Level 2 Upper Kelowna Physiotherapy course
The first weekend in March, the 3-5th, I had the pleasure of working with Vince Cunnan, @funsocksphysio on Twitter, on a Level 2 course. This time the course was not in Vancouver, it was in Kelowna! This course was spearheaded by Vince in the fall of 2016. He sent me an email asking if I would be interested in helping him out in a course in the spring of 2017. I agree and then he set to work trying to set the course up with the BC Orthopaedic Section. It was a close call because we did not get the numbers that we needed to get the course going at first. It was postponed, then we had a couple more physiotherapists sign up for the course and it was a go!
The course started on Friday afternoon, did I mention the course was in Kelowna? Vince started off with talking about the course and where it fits into postgraduate learning. Transitioning into the upper quadrant scan. We use this type of scan to make sure that us, physiotherapists, do not miss some of the subtleties. Basically, it is a quick scan from the head down the arm and hand. We get the clients to do the basic moves to make sure that we are getting the information we need. We go through head/neck, shoulder, elbow, wrist and hand movements. We check to see if there is anything that our client did not tell us because it did not seem important to them. For example, when dealing with neck or shoulder pain, the client will almost always tell us about one or the other. In reality, they are so closely related that it is very difficult to have shoulder pain without neck pain or vice versa.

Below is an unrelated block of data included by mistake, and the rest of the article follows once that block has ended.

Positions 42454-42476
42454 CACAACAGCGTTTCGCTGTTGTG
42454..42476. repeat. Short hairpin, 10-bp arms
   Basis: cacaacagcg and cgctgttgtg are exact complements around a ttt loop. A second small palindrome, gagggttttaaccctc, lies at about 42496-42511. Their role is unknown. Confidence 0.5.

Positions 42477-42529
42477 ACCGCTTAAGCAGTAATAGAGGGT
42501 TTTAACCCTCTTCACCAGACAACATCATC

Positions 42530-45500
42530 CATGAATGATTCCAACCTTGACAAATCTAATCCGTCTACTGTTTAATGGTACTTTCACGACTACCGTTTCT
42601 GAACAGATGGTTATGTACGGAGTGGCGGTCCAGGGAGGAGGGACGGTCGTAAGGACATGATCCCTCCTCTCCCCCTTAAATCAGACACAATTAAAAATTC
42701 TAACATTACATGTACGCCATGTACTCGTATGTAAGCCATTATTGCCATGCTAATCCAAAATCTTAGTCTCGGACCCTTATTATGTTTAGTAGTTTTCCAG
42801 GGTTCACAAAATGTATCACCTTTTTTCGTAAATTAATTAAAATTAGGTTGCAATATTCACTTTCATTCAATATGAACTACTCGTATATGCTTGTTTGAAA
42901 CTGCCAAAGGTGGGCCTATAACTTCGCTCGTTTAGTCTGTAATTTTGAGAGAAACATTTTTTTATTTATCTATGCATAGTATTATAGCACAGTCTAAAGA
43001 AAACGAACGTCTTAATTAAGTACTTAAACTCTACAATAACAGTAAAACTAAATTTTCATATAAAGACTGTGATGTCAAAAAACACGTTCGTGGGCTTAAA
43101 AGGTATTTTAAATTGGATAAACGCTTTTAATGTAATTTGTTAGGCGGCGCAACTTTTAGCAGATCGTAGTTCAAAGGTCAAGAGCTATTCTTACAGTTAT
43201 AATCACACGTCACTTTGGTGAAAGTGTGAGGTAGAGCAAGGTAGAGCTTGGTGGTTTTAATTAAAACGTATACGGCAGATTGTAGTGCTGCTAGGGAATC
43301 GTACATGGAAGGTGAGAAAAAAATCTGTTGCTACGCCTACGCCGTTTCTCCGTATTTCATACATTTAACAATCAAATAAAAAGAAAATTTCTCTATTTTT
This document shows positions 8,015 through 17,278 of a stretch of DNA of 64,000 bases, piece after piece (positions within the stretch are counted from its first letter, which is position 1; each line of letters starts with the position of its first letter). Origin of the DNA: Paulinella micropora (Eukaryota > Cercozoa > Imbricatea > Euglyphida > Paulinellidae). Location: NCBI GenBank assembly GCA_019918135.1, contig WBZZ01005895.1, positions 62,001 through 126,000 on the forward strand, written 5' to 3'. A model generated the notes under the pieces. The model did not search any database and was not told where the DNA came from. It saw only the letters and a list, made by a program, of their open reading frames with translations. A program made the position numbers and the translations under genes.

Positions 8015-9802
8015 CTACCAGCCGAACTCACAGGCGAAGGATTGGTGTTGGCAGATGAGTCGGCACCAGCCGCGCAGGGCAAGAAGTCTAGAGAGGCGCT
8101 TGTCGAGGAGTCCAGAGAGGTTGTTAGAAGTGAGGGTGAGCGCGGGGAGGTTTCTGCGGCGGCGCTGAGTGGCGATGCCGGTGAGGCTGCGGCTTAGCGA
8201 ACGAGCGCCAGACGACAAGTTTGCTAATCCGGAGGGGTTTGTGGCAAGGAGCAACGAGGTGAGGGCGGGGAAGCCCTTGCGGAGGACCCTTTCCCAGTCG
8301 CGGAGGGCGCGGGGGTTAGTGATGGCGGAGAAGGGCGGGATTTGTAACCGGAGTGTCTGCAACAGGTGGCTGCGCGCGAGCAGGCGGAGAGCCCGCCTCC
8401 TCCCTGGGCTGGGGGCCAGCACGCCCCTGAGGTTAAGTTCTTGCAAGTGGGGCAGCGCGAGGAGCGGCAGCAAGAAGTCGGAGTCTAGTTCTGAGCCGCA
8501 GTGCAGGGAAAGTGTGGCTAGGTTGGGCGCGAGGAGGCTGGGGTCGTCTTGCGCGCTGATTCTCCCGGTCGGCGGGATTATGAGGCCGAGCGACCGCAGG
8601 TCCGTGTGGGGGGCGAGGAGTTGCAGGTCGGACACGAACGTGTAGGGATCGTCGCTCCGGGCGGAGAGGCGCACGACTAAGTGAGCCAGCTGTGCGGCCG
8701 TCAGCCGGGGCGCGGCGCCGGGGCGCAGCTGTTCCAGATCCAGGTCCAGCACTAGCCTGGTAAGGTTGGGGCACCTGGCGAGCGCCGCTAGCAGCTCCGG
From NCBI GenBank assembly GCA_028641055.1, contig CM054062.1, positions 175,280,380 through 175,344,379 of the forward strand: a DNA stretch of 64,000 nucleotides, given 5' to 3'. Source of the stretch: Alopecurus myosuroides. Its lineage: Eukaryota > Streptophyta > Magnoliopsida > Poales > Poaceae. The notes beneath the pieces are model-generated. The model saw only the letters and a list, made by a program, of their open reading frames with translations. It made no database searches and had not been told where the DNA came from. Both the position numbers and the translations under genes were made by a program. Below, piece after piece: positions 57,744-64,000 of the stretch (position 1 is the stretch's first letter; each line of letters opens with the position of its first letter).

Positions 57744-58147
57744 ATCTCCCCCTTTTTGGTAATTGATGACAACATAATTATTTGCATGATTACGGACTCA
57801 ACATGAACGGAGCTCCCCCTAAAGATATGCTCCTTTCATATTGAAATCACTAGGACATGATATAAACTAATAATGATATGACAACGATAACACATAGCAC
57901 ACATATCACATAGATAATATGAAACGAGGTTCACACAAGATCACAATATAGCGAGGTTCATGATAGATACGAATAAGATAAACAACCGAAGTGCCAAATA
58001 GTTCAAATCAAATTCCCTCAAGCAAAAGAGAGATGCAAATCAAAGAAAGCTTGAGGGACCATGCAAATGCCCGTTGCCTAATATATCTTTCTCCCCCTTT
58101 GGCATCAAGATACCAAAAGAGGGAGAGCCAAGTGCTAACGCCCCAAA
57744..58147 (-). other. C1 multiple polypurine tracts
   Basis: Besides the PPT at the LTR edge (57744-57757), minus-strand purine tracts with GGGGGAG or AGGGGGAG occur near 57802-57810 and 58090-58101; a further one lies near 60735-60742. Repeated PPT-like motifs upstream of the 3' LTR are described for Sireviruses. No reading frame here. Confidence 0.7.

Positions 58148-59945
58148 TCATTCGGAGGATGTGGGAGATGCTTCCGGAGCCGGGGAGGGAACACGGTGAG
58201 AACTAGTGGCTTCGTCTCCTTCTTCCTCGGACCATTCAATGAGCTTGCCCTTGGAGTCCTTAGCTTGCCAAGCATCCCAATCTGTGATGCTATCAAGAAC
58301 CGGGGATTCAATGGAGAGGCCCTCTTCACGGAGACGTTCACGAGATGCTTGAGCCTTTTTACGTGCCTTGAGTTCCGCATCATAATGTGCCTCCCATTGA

Then we go onto the neurological scan of the assessment. This is one of my favorite parts! It tests the integrity of the nervous system and the ability of the muscles to get the nerve impulses. We, as physiotherapists and doctors i.e. GP and neurologist for example, know that the nerves from the arms entangle with one another, in the brachial plexus, and come out as different nerves, with a little bit of multiple different origin nerves. For example, the C5-T1 nerves go into the brachial plexus and come out at the radial, median, ulnar and axillary nerves. The axillary nerve has components of the C5 and C6 nerve in it. Continuing on with my little story, there are certain muscles in the arm that even though they get multiple nerve inputs, there is a primary nerve going to that muscle. That is called a key muscle. Testing the nerve and muscle is called key muscle testing. It tests for weakness in the muscle that is NOT painful! The test is basically an isometric contraction of the muscle that is held for about 5-10 seconds. If the muscles do not lose strength, everything is good and move to the next muscle. If there is some weakness, the muscle should be retesting immediately, within 1 second, to see if the weakness is present and or getting worse. This can be a sign of the nerve having some pressure on it. A lot of people immediately think, it is a disc bulging, that puts the pressure on the nerve. It can be, but it does not have to be. There are many places along the path of the nerve that can add some extra pressure that may change the strength of the end muscle.